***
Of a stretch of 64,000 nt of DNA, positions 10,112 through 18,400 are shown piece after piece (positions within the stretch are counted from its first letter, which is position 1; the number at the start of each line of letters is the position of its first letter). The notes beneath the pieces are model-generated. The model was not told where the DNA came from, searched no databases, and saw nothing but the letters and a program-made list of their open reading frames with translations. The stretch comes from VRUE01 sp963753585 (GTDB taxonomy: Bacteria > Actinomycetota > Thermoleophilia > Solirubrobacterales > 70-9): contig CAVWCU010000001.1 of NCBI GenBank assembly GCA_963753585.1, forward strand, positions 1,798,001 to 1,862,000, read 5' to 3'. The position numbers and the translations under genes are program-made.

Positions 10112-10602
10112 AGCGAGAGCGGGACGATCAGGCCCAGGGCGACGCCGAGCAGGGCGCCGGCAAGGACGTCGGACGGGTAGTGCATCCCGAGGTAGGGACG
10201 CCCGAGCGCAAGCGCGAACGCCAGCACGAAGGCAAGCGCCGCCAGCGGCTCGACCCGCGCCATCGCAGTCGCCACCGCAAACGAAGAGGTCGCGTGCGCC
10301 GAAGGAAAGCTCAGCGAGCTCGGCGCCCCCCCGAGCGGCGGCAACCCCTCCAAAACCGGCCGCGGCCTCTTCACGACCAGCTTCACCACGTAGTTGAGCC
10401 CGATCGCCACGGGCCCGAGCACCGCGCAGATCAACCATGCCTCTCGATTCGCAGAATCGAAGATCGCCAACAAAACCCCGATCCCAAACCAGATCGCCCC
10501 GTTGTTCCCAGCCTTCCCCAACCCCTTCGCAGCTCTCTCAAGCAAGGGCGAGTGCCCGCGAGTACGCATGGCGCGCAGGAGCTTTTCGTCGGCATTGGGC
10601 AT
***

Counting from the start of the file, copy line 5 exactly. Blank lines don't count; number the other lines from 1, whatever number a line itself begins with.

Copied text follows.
10301 GAAGGAAAGCTCAGCGAGCTCGGCGCCCCCCCGAGCGGCGGCAACCCCTCCAAAACCGGCCGCGGCCTCTTCACGACCAGCTTCACCACGTAGTTGAGCC